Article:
This is important to this yarn because on that day in February I learned more from Charla about terroir than at any time in my previous half century of being a wine-lover. Described by Jancis Robinson MW as "the total natural environment of any viticultural site" it all became crystal clear sitting beside Charla on the Sijnn verandah while she gestured at the spectacular scenery in front of us. It was a glorious day with the Breede River valley bisecting the arid scrub on its way to the sea.
Shan and I were tasting the 2017 Sijnn White under the tutelage of its eloquent winemaker..
After a brief chat about the coincidence of two great young winemakers, Francois and Charla, having the same family name, and establishing that they were firm friends but in no way related, we turned to more serious matters.
This vintage of Sijnn was the White's 10th vintage. Charla noted that they were just beginning to understand their terroir which had brought about the most exceptional vintage yet at Malgas. The latest 2021 vintage is described by Tim and others as the best yet so I'd better be sniffing out UK importers before Sijnn fans have snaffled the lot.
Shan wandered off to admire the landscape while Charla poured some of the red vintages for me. The latest of these, the 2019 was awarded 96/100 points by Tim in his 2022 report.
I think the most fascinating aspect of this little bit of heaven on the edge of Malgas was that a decade or so earlier the terroir was being treated with extreme scepticism by fellow winemakers. Seemingly hot, dry and arid compared with other emerging regions such as Hemel-en-Aarde. But, enabled by owner David Trafford, Charla had a multi-faceted plan to harness the cooling sea breezes Malgas shares with Hemel-en-Aarde including:
I could go on (and on and on) so apologies to readers if I've been dwelling a bit about the winemaking details that were a revelation to me ... we'll be returning to Grunters soon for some soul food.
But briefly back to the fact that two of South Africa's foremost emerging winemakers started out in life with Haasbroek as their last name, I think it was Charla who assured me that it wasn't as unusual a name as I'd imagined it to be. Apparently, not even in the wine industry.
Thank you again Bikey for the suggestion, it was totally worth it.
Above: (top left) we caught the comfy wine and food tasting verandah at a quiet time of the year and were privileged to enjoy undivided attention; (top right) the Breede River winds its way to its mouth with what appears to be an extension of the Overberg in the background; (bottom left) Charla Bosman née Haasbroek and David Trafford; (bottom right) not too easy to find in the UK, Charla pointed me towards a Scottish distributor who was most efficient but didn't have much stock - will Tim's report make finding Sijnn wines outside South Africa easier or more difficult?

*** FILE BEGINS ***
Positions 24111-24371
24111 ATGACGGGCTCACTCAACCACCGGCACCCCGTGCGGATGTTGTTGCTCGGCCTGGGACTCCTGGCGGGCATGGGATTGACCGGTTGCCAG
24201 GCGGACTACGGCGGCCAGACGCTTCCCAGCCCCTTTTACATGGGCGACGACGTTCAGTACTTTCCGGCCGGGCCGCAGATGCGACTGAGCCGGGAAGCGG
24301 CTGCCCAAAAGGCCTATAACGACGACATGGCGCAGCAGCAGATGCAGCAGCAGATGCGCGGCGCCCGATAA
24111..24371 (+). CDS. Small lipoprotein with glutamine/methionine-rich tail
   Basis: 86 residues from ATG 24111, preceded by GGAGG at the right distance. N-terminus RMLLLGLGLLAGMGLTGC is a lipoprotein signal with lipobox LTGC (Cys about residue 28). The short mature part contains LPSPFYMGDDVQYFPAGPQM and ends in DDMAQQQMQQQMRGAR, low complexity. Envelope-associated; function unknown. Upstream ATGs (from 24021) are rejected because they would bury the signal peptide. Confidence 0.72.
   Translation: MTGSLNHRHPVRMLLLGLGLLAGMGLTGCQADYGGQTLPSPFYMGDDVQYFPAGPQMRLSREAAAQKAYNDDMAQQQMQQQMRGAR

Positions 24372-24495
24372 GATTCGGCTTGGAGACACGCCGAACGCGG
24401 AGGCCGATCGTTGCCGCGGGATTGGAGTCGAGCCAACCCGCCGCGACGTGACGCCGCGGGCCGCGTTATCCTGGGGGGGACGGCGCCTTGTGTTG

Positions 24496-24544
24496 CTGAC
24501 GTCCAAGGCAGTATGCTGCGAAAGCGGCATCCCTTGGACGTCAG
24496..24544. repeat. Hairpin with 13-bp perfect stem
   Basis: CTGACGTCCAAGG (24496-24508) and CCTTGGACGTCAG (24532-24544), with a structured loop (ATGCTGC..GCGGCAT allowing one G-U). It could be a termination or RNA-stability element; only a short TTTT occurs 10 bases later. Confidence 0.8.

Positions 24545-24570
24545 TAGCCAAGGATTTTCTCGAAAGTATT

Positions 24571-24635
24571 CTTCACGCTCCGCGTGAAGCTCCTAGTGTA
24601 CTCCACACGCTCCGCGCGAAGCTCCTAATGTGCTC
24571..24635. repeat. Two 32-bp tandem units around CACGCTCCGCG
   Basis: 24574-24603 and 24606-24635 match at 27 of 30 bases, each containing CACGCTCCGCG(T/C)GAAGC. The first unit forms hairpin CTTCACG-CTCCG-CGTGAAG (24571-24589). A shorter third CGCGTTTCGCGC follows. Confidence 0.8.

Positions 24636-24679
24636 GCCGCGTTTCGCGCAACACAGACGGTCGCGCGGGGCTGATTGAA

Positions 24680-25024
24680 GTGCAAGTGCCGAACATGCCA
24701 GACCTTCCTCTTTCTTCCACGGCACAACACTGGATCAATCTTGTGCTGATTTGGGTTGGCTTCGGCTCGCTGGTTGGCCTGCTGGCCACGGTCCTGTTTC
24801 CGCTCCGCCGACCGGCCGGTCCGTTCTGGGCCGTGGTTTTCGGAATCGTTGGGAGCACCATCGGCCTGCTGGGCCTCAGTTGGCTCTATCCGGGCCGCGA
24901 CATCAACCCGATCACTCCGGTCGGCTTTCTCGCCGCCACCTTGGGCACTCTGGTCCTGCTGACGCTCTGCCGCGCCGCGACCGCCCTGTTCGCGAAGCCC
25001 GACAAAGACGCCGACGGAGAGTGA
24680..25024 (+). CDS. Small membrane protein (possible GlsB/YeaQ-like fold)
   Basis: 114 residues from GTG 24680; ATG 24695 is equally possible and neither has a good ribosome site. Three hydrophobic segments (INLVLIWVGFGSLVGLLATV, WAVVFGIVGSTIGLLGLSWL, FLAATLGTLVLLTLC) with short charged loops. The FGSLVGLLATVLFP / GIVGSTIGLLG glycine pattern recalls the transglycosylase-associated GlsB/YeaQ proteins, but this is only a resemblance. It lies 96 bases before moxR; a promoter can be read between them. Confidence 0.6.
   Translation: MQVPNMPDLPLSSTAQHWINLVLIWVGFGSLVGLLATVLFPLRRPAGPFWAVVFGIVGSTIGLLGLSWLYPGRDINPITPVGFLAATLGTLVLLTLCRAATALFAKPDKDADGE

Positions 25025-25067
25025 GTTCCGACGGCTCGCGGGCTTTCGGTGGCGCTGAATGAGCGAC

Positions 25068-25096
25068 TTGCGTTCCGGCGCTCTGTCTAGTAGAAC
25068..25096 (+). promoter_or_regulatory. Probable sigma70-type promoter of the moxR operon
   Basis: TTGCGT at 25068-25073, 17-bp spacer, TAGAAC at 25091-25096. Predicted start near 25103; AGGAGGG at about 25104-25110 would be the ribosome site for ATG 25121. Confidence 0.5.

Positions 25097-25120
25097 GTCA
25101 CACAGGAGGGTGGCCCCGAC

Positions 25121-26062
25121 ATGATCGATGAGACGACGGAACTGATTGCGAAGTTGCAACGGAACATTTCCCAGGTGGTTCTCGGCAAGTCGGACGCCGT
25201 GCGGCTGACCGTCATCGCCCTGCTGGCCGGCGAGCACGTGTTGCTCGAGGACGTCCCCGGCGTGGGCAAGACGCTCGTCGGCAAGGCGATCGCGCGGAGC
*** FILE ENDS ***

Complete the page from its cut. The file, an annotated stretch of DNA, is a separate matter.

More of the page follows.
Grunters Restaurant and Bar at the Breede River Trading Post
Returning to the Breede River Trading Post and while consuming our fat boy (and girl) special burgers we contemplated this phenomenal establishment with not a dwelling in sight or within several kilometres. It must seat close to a 100 revellers at peak capacity. Unless they are all Dutch cyclists and/or horse riders, you can forget pistols at dawn. SUVs at closing time a definite possibility, though.
Above: (top row l-r) the trading post that is a precipitous few kilometres from anywhere on the Breede River; clearly they must entertain the occasional fisherman, given the name of the bar and restaurant; there is an ample sound system (which was currently blaring out Bruce Springsteen) and seating for what must be 100 diners/revellers; (bottom row l-r) Shan can't keep the grin from her face as she contemplates a fatty-burger a la Brucie; examples of some serious lavatorial kitsch - where does one actually find such things.
Ferry 'cross the Breede
It had been with a little trepidation that we committed to this route. As with quite a few remote rural locations in South Africa it can be quite tricky to obtain current information as to the passibility of roads. Had it not been for the drawcard of Sijnn we probably would have taken an alternate route via Swellendam.
When contemplating our travel plans we could only find info via the net. The following was a fairly typical entry from two years before: "It was with great sadness that we said farewell to the historic pontoon/ferry over the Breede River at Malgas. Since the first half of the 19th century it has transported goods, animal and vehicles over the River. However, it will soon be replaced by a yellow metal monster with no character at all. I salute the amazing men who harness themselves to the cable and walk the length of the pontoon to pull it 120 metres to the other side of the river."
I suppose it was a little sad but this was outweighed by the relief at finding the new crossing in place and working like clockwork. It's free, too, which is always a surprise to the British motorist. The passage was as smooth as anything; just a tad of welly/wheelspin getting off and up the ramp on the other side marred our stately progress.
Above: (top row) the pont approaches from the far side; our car embarking; (bottom row) we had to travel via the mouth of the Breede to pick up an easier road up to Riversdale; finally ensconced at our accommodation for the night with a glass of wine.
Tomorrow we would be breakfasting in prison before crossing the mountains in the background of the last picture above.
The last 3 days of our short road trip, taking in Garcia's Pass, Montagu, Greyton and Genadendal.